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Often, cookie recipes ask for unsalted butter, but you might only have salted butter and are wondering if you should or can use salted butter in cookies.
Firstly, don’t panic: it’s going to be just fine, which we’ll explain in a minute (but you may to make a few adjustments).
“But the recipe calls for unsalted butter,” you protest. “This is going to be a disaster.”
Rest assured that you can use salted butter for cookies, but it’s important to adjust the existing salt in the recipe to account for this.
Despite what the internet or your nearest well-meaning baker says, your cookies are going to turn out great 99% of the time when you use salted butter, and it’s not going to taste like a salt mine.
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Comparing salted and unsalted butter
There are two types of butter sold in stores for baking, salted and unsalted.
There are actually differences in the taste and shelf life between the two!
To compare them, let’s start with the actual salt content.
Unsalted butter has no salt added (duh), while salted butter has about 1/4 to 1/3 teaspoon of salt per stick of butter.
Moving on to other properties, let’s talk about the taste.
Unsalted butter is going to have a more mellow taste, while salted butter is going to taste sharper because of the salt included in it.
Then, finally, the shelf life!
Unsalted butter doesn’t have the salt in it to help preserve it, so it’s going to have a shorter shelf life compared to a stick of salted butter.
Salted butter is the default in a lot of cooking, including spreads or being cooked into dishes that want a sharper taste, but often cookie recipes call for unsalted butter.
Why do most cookie recipes use unsalted butter?
Not only do most cookie recipes use unsalted butter, but then they tell you later to add salt in another part of the recipe.
Isn’t it easier to just use unsalted butter?
The big idea behind using unsalted butter in cookie recipes is so that you have more control over the salt that goes into the recipe.
Remember, the recipe creator doesn’t know exactly what brand of butter you’re using, and it might be that the amount of salt varies per brand in salted butter, so to standardize it, they call for unsalted butter and tell you exactly how much salt to add.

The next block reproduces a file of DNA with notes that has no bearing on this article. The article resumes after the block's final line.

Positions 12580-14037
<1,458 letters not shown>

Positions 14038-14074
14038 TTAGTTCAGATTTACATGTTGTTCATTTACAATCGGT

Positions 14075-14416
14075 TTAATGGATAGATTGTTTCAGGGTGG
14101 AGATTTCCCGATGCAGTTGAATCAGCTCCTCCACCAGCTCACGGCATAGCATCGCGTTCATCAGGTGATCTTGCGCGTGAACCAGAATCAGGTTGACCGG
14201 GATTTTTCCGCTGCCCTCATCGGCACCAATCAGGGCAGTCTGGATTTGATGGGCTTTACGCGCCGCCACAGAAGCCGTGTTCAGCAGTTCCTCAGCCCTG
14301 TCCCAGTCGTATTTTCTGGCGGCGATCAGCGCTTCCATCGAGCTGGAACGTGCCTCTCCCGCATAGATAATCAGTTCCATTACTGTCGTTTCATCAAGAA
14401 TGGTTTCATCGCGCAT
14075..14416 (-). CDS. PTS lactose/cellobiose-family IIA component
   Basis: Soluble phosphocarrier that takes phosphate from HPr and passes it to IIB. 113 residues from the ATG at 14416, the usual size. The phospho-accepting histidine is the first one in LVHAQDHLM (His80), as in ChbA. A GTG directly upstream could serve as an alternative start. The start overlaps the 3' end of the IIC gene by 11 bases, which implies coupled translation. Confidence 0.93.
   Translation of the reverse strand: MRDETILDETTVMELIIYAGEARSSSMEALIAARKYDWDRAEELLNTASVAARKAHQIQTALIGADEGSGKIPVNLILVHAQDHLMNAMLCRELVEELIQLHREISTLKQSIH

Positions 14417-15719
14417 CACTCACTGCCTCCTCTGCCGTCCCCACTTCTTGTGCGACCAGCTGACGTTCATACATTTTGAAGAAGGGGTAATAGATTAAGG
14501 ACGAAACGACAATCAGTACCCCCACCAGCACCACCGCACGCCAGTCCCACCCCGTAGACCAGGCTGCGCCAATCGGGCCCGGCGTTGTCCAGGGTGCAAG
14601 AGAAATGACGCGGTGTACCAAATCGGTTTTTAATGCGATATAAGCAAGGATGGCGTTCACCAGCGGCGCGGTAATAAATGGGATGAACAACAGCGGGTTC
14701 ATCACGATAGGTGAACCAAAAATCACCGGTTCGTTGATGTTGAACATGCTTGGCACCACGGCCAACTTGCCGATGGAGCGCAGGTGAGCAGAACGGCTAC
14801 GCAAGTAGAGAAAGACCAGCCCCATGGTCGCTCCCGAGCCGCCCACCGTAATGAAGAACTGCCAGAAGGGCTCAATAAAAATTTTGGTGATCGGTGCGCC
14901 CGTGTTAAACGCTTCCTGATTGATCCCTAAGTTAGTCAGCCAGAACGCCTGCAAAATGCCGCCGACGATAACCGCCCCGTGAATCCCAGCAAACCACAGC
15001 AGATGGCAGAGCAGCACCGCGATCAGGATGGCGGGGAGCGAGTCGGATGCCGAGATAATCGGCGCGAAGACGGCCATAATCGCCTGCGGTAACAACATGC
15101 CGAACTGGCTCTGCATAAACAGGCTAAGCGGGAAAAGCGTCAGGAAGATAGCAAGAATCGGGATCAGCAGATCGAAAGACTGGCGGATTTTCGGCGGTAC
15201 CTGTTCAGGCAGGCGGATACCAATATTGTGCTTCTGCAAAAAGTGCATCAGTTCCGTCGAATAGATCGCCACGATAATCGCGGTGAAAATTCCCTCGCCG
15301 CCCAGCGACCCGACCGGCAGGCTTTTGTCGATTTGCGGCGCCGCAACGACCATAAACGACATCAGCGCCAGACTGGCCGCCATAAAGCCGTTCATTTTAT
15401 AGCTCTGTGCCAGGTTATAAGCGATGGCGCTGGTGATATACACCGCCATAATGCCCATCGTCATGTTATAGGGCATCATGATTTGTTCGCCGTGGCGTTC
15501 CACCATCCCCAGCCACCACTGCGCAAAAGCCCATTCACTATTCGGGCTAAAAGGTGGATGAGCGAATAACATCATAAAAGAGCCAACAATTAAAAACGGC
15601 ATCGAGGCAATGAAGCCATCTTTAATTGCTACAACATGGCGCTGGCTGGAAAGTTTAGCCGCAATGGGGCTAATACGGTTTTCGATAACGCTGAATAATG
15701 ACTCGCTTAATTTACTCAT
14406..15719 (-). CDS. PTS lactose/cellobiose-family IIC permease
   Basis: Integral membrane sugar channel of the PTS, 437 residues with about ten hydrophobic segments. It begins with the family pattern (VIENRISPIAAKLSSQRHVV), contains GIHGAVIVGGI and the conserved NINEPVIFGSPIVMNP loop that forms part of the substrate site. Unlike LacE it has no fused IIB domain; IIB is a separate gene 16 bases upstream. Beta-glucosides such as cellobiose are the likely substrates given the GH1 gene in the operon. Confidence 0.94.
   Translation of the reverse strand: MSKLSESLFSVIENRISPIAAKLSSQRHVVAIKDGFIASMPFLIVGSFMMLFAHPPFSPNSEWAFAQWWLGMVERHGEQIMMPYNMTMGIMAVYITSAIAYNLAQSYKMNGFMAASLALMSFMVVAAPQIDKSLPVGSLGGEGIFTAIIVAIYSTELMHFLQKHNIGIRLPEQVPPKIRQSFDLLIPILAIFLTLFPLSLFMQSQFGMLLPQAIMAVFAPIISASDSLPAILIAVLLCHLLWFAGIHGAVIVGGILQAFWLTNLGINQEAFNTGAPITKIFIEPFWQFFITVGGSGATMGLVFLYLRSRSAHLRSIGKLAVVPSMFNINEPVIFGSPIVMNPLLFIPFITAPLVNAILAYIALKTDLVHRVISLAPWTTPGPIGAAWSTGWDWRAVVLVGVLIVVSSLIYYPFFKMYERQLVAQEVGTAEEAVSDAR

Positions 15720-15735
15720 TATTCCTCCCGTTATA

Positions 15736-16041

While salt does often lead to a nicer taste in cookie recipes, the ultimate goal is for them to taste like cookies, not pretzels, so we want them to have a sweet flavor, not too much salt.
Using salted butter in your cookies
Let’s say you only have salted butter for your cookies, and are wondering what the heck to do.
You’ve got two routes to go here.
The first one is you can just throw caution to the wind and use it and don’t make any other changes to the recipe.
Crazy, I know.
But honestly, in most recipes, it’s going to turn out okay and while it may have a slightly saltier taste, it’s not going to ruin the whole batch of cookies.
If you do want to use it, but want to try and do it properly, then you’re going to want to eliminate about 1/4 teaspoon of salt from elsewhere in the recipe.
So if the recipe says add 1/4 teaspoon of salt and unsalted butter, then use salted butter and leave out the extra salt completely.
This will help you keep that flavor profile in check and end up with the right amount of salt in your cookies.
Sometimes, there are actual baking disasters (if you don’t have a leavening agent, for example, you’re going to have a bad time), but salted butter vs unsalted butter in cookies isn’t one of those that’s going to completely ruin everything.
Make a tweak to the rest of the salt in the recipe, or just throw the salted butter in as is because life’s too short and the chocolate chip cookies are going to be great regardless.
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